A Dash Of Stoutt

This Round’s On Steve! 

Steve Stoutt - still supplying a quality delivery.

It was Steve Stoutt’s search for security that caused him to switch his focus from points to pints – or more specifically to pintas.

The 1980s Wolves utility man did his share of club hopping by playing for Grimsby, Lincoln and Boston United after leaving Molineux within a few days of the Sherpa Van Trophy arriving there in May, 1988.

He also subsequently became player-manager of Grantham but his yearning for a steady routine took him back to his West Yorkshire roots in the mid-1990s and into a job he had done 20 years earlier.

“I bought myself the same milk round that I’d helped on at the age of 11!” Stoutt told us.

“I worked at Lincoln at the end of my career with Keith Alexander, first as a player and then as youth coach, and he wanted me to go to Mansfield with him when he went there.

“But it was only a year’s contract and I’d jumped from club to club for a few years, so I wanted to settle in one place.

“Delivering milk is nothing like a footballer’s life but it’s something I was familiar with and I’d had enough of travelling to training and games.

“It was an extablished round when I took it on and I’m up just after midnight three days a week and at a big depot at around 1.30am ready to load up for the houses and businesses I call on. But I get some decent time off and I’ve done it for about 14 years now, so I’m quite happy.”

We at Wolves Heroes are grateful to Stoutt’s first club, Huddersfield Town, for allowing us the use of one of their executive boxes for the purposes of this interview.

And that location prompted the 46-year-old to take another walk down Memory Lane.

“Huddersfield were the club I supported as a kid and joined as a schoolboy at 13,” he added. “Then I signed as an apprentice when Mick Buxton was manager.

“But, instead of being taken on as a full-time pro, I was offered only non-contract terms, which basically meant I was paid only whenever they wanted me to play.

“I had a lot of games in the reserves and a few opportunities in the first team, including making my debut at Chelsea and facing Newcastle at Leeds Road when Kevin Keegan and Chris Waddle were with them.

“Steve Kindon was there in the early days and Sam Allardyce was one of the senior players. He took me under his wing but it was a strange arrangement because I was training for the fire service at the same time and used to get off the bus and walk up to the ground for matches unrecognised.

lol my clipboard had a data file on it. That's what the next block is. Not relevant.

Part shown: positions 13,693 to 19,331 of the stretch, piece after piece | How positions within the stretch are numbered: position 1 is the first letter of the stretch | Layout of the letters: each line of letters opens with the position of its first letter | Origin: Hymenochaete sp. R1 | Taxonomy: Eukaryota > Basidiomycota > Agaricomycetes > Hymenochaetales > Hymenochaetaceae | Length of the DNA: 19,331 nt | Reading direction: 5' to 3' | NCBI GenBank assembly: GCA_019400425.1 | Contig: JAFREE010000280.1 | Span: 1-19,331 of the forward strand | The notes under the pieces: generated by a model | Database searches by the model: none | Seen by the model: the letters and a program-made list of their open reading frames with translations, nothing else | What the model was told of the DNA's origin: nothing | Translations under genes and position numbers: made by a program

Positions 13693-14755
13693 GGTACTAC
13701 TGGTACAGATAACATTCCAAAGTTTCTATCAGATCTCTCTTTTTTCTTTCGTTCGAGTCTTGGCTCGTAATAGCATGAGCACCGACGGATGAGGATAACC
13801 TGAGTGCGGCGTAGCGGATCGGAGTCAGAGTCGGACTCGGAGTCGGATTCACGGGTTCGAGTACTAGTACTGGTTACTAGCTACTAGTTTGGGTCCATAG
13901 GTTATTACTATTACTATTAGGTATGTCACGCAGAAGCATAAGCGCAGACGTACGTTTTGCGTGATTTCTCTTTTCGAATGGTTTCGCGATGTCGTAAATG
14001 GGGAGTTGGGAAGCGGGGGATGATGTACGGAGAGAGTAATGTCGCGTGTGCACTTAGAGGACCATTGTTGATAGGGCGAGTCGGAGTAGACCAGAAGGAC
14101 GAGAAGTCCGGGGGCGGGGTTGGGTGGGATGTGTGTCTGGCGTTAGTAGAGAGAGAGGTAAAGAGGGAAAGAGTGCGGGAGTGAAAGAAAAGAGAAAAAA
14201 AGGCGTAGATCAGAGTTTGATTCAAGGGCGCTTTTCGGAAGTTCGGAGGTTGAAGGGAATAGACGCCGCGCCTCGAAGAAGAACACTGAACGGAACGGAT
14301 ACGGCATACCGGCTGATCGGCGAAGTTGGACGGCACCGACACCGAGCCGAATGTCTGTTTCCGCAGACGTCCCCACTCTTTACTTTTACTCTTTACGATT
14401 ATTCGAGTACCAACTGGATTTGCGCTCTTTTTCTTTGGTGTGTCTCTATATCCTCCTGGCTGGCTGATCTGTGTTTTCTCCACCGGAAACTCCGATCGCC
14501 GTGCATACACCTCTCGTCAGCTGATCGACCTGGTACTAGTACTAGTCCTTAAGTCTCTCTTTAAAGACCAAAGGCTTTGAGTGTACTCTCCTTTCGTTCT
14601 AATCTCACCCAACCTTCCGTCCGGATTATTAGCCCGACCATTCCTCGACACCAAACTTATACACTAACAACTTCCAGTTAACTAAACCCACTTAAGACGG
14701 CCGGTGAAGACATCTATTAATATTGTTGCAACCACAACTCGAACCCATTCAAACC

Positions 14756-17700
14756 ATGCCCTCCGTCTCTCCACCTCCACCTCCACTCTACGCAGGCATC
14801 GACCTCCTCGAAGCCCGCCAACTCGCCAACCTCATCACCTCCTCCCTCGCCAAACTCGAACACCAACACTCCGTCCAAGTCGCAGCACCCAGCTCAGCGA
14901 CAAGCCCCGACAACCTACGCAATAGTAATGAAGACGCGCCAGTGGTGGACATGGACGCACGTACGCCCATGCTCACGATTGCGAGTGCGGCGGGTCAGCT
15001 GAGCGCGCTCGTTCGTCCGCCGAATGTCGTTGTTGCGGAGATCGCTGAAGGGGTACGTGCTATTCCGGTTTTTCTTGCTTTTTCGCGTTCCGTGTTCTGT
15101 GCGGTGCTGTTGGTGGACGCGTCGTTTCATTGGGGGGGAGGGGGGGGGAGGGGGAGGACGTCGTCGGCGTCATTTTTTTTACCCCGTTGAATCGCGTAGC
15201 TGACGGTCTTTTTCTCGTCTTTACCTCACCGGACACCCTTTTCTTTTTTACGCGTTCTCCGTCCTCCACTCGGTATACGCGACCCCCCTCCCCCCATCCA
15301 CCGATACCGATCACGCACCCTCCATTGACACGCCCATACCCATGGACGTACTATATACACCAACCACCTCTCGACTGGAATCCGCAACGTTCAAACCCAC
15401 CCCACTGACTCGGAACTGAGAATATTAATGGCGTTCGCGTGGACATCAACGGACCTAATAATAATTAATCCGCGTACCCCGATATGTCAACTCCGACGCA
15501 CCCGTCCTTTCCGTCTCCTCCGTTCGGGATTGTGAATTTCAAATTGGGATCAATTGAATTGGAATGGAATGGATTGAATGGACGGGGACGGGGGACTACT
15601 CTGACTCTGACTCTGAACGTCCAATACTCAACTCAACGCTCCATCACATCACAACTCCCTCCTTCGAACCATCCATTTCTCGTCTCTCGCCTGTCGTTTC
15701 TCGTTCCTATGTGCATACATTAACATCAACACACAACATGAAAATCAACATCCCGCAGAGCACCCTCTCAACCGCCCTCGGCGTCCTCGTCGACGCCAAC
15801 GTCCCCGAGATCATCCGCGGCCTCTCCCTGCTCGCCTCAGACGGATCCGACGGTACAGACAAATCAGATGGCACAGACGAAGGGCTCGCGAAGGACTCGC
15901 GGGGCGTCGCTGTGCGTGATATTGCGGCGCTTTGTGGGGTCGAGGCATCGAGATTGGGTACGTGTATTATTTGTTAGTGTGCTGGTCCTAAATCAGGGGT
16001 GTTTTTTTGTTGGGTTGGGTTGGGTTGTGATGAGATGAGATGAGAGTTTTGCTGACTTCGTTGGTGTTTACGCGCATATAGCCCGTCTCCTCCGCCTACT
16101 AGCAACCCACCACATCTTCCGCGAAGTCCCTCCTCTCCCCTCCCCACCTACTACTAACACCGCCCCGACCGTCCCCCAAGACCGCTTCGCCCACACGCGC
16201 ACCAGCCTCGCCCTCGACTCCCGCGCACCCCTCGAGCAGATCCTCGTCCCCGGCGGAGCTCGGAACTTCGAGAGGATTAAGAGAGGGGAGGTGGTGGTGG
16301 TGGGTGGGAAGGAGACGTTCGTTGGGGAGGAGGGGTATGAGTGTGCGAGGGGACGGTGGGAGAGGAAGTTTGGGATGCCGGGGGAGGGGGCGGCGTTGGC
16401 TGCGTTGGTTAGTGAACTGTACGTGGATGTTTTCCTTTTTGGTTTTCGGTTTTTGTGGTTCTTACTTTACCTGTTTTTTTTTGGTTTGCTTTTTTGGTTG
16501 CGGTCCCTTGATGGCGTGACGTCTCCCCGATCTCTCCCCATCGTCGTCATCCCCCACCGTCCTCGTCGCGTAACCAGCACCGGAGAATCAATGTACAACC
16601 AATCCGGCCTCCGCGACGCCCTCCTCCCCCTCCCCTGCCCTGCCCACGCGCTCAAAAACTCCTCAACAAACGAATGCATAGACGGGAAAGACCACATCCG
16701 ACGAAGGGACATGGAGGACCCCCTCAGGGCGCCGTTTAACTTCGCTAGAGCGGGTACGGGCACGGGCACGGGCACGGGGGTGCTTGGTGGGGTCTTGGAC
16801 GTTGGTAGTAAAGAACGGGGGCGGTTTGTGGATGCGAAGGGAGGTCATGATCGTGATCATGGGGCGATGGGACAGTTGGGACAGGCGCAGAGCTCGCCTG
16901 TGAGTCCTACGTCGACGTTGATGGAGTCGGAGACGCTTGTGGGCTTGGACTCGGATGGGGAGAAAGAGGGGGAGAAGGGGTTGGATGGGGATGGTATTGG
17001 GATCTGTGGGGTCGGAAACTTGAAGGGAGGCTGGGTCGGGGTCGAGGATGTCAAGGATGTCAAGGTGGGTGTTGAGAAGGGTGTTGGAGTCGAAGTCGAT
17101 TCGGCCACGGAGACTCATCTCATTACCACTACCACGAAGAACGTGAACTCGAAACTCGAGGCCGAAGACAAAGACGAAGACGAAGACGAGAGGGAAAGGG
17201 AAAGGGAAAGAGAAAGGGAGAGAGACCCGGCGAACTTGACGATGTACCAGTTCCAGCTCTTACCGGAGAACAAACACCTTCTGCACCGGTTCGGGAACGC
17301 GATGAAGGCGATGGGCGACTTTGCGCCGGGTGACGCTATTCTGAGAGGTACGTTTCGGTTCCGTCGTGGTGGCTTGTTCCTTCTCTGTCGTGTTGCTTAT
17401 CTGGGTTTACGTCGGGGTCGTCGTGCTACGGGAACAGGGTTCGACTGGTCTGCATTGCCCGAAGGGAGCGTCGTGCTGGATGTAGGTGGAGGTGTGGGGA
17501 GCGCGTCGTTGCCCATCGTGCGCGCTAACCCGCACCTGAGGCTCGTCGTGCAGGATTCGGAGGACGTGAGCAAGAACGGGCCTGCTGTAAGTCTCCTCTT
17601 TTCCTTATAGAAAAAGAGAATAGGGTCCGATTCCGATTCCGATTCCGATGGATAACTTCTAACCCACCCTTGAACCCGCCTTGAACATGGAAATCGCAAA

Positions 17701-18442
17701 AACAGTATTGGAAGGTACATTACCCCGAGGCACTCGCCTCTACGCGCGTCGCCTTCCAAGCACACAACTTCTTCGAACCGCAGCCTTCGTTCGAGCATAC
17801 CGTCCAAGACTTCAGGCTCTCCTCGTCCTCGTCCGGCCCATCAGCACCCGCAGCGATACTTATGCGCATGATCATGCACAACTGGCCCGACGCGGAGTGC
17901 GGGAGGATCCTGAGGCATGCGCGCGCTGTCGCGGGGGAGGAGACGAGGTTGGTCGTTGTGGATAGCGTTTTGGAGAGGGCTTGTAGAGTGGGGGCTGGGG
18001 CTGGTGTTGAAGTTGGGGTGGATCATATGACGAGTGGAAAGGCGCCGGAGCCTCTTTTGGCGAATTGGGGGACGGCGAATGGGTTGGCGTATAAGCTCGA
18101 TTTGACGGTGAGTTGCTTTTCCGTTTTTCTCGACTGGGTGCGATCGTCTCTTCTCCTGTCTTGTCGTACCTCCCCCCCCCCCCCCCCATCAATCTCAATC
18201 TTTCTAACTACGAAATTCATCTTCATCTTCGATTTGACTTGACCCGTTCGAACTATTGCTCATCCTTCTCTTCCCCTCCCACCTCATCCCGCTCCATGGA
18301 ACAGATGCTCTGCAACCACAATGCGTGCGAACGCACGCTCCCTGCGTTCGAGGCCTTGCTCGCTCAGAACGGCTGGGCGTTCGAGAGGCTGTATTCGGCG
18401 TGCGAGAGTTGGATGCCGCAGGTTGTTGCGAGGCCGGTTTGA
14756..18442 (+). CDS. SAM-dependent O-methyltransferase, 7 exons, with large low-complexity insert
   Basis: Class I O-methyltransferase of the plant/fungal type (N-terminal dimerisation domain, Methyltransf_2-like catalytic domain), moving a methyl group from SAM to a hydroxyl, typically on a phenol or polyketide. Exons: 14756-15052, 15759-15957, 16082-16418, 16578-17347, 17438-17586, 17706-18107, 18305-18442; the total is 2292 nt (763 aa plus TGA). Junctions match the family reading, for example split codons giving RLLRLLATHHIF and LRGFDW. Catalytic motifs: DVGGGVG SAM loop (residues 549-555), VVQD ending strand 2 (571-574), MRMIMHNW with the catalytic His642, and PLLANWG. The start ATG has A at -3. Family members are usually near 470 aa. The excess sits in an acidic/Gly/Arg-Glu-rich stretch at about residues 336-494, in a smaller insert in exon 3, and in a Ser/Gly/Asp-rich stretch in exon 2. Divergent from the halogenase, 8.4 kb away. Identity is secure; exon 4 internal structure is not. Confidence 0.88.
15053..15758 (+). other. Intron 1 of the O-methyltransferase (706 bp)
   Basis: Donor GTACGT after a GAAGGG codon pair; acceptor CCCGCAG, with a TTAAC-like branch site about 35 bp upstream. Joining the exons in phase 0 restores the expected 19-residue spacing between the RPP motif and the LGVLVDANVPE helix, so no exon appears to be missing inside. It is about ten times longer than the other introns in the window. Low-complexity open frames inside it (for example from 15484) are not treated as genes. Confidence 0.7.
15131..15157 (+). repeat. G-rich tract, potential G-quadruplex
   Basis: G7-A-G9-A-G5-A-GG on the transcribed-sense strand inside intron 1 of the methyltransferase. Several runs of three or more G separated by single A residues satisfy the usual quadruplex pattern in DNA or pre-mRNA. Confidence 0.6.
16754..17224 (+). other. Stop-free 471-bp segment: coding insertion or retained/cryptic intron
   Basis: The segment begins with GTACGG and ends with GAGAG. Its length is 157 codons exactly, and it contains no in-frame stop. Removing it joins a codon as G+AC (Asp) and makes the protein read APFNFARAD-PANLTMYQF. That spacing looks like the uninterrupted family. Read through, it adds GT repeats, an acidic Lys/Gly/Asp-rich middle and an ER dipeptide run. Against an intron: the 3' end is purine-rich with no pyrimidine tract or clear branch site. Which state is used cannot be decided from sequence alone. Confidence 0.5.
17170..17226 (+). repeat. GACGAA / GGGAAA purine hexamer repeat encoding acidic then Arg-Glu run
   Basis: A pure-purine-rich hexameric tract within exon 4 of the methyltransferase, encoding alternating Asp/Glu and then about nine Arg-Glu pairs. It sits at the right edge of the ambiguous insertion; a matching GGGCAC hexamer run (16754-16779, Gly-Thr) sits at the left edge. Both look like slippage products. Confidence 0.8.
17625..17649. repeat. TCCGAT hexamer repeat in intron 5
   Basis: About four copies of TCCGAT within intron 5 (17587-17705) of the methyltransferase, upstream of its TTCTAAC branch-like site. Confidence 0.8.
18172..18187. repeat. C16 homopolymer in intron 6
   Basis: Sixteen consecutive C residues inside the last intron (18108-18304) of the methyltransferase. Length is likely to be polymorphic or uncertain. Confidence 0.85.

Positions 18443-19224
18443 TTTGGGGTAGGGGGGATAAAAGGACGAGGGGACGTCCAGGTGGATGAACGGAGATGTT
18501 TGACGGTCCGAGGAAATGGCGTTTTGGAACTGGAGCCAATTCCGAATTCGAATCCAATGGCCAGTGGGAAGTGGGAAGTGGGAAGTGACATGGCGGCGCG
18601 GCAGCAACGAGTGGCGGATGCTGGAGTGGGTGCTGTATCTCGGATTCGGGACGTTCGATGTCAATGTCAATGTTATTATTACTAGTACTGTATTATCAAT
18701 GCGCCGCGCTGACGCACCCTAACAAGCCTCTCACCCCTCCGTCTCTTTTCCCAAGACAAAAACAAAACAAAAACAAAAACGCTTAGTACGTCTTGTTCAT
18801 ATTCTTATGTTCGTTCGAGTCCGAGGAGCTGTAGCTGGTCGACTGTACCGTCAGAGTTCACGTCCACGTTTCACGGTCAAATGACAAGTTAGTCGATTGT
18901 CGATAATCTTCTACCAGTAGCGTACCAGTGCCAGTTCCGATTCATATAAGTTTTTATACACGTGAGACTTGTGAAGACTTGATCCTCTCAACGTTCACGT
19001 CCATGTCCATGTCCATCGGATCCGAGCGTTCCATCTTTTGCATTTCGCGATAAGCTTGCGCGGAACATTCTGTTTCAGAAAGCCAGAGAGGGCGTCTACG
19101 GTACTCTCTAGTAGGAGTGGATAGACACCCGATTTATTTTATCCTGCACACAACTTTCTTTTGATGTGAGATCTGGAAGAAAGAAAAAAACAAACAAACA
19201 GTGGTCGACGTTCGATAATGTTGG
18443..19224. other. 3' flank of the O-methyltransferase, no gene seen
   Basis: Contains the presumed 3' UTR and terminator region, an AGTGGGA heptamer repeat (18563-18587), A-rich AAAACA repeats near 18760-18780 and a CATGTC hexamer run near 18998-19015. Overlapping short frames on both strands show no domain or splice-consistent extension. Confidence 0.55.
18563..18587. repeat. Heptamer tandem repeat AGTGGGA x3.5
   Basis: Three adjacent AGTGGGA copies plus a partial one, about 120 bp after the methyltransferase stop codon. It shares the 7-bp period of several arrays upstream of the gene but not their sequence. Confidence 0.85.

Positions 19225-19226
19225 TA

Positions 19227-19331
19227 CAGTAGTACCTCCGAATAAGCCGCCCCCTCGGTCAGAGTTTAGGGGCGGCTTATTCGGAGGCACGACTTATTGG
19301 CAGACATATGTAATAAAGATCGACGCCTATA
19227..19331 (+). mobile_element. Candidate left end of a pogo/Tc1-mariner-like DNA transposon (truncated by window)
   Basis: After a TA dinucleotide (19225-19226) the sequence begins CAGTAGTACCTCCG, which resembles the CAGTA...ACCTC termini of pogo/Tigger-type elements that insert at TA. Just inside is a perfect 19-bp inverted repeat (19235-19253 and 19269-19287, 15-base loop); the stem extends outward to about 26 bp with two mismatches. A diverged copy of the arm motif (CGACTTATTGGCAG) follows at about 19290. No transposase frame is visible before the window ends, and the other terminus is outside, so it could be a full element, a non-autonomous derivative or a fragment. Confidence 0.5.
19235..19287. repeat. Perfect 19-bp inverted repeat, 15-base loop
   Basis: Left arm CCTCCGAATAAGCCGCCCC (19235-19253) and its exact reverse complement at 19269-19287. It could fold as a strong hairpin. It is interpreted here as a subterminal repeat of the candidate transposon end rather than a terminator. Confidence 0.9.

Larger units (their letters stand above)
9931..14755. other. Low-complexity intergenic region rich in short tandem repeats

“I played home and away against Wolves in 1984-85 and assume I caught someone’s eye there because Tommy Docherty signed me the following summer.

“We went away to Malta in the close season but, before I kicked a ball for the club in the League, The Doc was sacked.”

Stoutt nevertheless made a decent impression at Molineux, appearing in 117 matches in his three years and playing a part in kickstarting the club’s revival. Although later established at right-back, he scored five goals, including one away to his home-town club Halifax, a long-range belter at Preston and the side’s second at Neil Warnock’s Scarborough on the first day of 1987-88.

He played 29 games in that, his final Wolves season, but was just outside the 13 used in the SVT final in the Wembley showpiece that proved to be his swansong.

“It came as a big surprise when I was let go,” he added. “I was gutted, especially as I found out by letter.

Stoutt collecting his honour from Ray Stock (left) and Peter Abbott in 1987. Picture courtesy of London Wolves.

“I’d had happy times there, though, and was named as London Wolves’ Player of the Year once, which was nice.

“I used to lodge with Roger Eli at the home of Jack and Olive Carr in Codsall. We also had Tim Flowers, Mickey Holmes and Jackie Gallagher in at different times before Holmesy bought a house that he made a killing on.

“I haven’t really stayed in touch with any of the lads, although I did see Jackie when Grantham played Wisbech in the 1990s and he was there.”

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